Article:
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NASCAR driver stats for beginner DFS players

Basic stats are critical for a beginner to NASCAR DFS. Knowing how a driver has performed recently and historically is the first step to victory.

Monster Energy NASCAR Cup Series driver Brad Keselowski leads Monster Energy NASCAR Cup Series driver Ryan Blaney and Monster Energy NASCAR Cup Series driver Cole Custer on a restart during the Quaker State 400 at Kentucky Speedway. Christopher Hanewinckel-USA TODAY Sports

Surprising or not, daily fantasy NASCAR statistics have been studies academically. The crux of this study was to determine the most valid statistics for predicting fantasy NASCAR results. I’ll save you the time of reading the twenty-two page research paper, and give you what you need to know.

Current Season Stats (or last 15 races)

There is a strong correlation between the results of a single race and the 15 races before it. Basically, if a driver and the team have been performing well, then they will continue to perform well regardless of track type. In some daily fantasy sports, we overplay hot streaks. In daily fantasy NASCAR, if a team has built a fast car 15 weeks in a row, then they’ll do it again. The reverse is true as well, the greatest driver will lose every week, if he doesn’t have the equipment.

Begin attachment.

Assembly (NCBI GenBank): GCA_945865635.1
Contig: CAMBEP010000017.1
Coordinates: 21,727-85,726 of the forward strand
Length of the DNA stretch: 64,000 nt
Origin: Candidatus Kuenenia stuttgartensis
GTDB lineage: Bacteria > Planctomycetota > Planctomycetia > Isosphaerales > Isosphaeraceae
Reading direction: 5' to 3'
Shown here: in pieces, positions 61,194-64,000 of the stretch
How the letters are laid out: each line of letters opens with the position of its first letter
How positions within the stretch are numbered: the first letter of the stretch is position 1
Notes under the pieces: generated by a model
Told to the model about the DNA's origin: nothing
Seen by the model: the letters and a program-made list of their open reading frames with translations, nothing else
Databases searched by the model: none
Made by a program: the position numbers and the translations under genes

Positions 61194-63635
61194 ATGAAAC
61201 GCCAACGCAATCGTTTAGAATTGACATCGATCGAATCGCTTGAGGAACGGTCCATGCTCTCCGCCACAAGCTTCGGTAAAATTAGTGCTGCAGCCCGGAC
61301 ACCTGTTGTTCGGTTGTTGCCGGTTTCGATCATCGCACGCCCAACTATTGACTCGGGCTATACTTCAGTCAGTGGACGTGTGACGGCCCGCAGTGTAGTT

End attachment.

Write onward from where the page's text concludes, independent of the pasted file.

Analyze the last 15 races, and highlight the races at similar tracks. If the current race is at an intermediate track (1.5 mile oval), then weigh the previous intermediate race results heavier than other results in your final analysis.

Driver Rating will tell you how well the driver performed in those races.

Past Track Results

The Daily Fantasy NASCAR community is divided on what stat is the most significant in prediction. Some believe that the past track results stat is a more useful statistic than current season stats. In the end, it’s best to use both and use your own judgement to decide which will weigh the heaviest.

To understand why past track results are vital for prediction, you must forget the idea that NASCAR is just driving in circles. Each track is unique from the distance to the banking to the individual cracks in the track. We cannot pretend to know what it’s like, but the drivers and the stats will say the same thing – drivers do well at specific race tracks. Drivers have every bump, dip, and groove in the track programmed into their brains. It’s like that guy that can beat Mario Bros in five minutes.

Practice/Qualifying Results

Nothing really matters until the car comes off the hauler. If a driver runs fast in practice and qualifying, then he’s got a fast car and is comfortable. This is the equivalent of Steph Curry hitting 77 consecutive three point shots in practice. Yes he’s have a great season, but he’s feeling it tonight.

Continue Reading NASCAR Training Camp

NASCAR Rookie – Lesson 01 – Welcome to Daily Fantasy NASCAR
NASCAR Rookie – Lesson 02 – Stats to Start
NEXT LESSON – NASCAR Rookie – Lesson 03 – Scoring Tips and Tricks
NASCAR Rookie – Lesson 04 – Using Player Cards to Build Lineups

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